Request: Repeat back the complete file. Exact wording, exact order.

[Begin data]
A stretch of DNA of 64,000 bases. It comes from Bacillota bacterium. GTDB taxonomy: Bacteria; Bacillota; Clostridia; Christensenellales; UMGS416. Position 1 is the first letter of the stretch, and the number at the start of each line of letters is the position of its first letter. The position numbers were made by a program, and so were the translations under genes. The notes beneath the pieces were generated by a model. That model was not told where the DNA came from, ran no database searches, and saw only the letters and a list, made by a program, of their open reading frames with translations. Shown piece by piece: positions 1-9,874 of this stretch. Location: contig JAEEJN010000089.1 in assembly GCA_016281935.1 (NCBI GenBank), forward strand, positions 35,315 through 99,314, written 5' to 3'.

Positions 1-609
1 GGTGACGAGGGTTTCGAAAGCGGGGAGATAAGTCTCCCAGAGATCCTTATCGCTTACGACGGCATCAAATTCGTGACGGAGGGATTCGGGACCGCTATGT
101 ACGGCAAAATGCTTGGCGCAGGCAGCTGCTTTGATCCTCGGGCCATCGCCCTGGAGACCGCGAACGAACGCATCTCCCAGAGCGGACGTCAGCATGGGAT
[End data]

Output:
A stretch of DNA of 64,000 bases. It comes from Bacillota bacterium. GTDB taxonomy: Bacteria; Bacillota; Clostridia; Christensenellales; UMGS416. Position 1 is the first letter of the stretch, and the number at the start of each line of letters is the position of its first letter. The position numbers were made by a program, and so were the translations under genes. The notes beneath the pieces were generated by a model. That model was not told where the DNA came from, ran no database searches, and saw only the letters and a list, made by a program, of their open reading frames with translations. Shown piece by piece: positions 1-9,874 of this stretch. Location: contig JAEEJN010000089.1 in assembly GCA_016281935.1 (NCBI GenBank), forward strand, positions 35,315 through 99,314, written 5' to 3'.

Positions 1-609
1 GGTGACGAGGGTTTCGAAAGCGGGGAGATAAGTCTCCCAGAGATCCTTATCGCTTACGACGGCATCAAATTCGTGACGGAGGGATTCGGGACCGCTATGT
101 ACGGCAAAATGCTTGGCGCAGGCAGCTGCTTTGATCCTCGGGCCATCGCCCTGGAGACCGCGAACGAACGCATCTCCCAGAGCGGACGTCAGCATGGGAT